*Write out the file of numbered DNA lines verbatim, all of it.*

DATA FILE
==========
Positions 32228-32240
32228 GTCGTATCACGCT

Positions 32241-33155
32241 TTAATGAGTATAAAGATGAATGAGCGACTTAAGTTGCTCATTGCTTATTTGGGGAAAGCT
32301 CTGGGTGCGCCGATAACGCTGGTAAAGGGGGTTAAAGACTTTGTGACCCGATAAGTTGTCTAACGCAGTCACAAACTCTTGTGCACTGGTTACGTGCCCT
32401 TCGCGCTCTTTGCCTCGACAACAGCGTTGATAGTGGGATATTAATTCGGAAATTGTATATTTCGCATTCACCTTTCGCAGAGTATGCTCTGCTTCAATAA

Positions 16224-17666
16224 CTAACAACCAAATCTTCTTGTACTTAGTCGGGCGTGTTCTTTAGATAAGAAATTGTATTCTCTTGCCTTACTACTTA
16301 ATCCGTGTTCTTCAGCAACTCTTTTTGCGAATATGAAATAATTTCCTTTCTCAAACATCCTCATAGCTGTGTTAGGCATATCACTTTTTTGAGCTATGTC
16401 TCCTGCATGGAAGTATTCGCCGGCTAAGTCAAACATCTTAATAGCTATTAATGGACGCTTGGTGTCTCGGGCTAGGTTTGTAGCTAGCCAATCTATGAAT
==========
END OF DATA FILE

Positions 32228-32240
32228 GTCGTATCACGCT

Positions 32241-33155
32241 TTAATGAGTATAAAGATGAATGAGCGACTTAAGTTGCTCATTGCTTATTTGGGGAAAGCT
32301 CTGGGTGCGCCGATAACGCTGGTAAAGGGGGTTAAAGACTTTGTGACCCGATAAGTTGTCTAACGCAGTCACAAACTCTTGTGCACTGGTTACGTGCCCT
32401 TCGCGCTCTTTGCCTCGACAACAGCGTTGATAGTGGGATATTAATTCGGAAATTGTATATTTCGCATTCACCTTTCGCAGAGTATGCTCTGCTTCAATAA

Positions 16224-17666
16224 CTAACAACCAAATCTTCTTGTACTTAGTCGGGCGTGTTCTTTAGATAAGAAATTGTATTCTCTTGCCTTACTACTTA
16301 ATCCGTGTTCTTCAGCAACTCTTTTTGCGAATATGAAATAATTTCCTTTCTCAAACATCCTCATAGCTGTGTTAGGCATATCACTTTTTTGAGCTATGTC
16401 TCCTGCATGGAAGTATTCGCCGGCTAAGTCAAACATCTTAATAGCTATTAATGGACGCTTGGTGTCTCGGGCTAGGTTTGTAGCTAGCCAATCTATGAAT